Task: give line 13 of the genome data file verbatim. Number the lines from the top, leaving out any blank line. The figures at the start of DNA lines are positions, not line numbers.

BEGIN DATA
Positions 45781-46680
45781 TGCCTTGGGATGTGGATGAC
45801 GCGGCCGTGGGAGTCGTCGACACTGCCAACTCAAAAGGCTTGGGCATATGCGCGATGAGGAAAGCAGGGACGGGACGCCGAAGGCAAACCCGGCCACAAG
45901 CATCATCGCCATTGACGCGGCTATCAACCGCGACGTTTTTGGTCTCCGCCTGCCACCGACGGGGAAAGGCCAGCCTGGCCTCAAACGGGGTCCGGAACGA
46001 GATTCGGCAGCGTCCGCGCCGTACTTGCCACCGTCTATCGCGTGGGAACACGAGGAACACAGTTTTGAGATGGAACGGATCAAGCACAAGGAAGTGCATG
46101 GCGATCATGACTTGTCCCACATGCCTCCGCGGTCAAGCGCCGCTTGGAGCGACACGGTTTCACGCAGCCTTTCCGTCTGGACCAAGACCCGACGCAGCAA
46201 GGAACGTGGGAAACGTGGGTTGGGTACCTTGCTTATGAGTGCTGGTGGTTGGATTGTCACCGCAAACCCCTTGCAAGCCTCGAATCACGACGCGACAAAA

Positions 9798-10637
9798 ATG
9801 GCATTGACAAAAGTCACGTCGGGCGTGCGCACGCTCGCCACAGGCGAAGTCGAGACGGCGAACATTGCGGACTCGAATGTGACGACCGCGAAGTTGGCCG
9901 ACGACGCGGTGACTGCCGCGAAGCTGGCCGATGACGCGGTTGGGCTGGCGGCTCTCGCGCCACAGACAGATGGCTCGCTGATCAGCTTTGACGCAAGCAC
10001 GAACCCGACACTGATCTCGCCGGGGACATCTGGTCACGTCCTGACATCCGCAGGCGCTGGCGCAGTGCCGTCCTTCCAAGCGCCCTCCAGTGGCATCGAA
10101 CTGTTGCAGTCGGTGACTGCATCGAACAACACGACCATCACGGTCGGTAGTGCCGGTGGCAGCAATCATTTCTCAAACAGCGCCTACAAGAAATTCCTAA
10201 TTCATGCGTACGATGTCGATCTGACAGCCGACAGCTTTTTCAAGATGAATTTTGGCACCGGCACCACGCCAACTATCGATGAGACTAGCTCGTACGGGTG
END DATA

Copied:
10101 CTGTTGCAGTCGGTGACTGCATCGAACAACACGACCATCACGGTCGGTAGTGCCGGTGGCAGCAATCATTTCTCAAACAGCGCCTACAAGAAATTCCTAA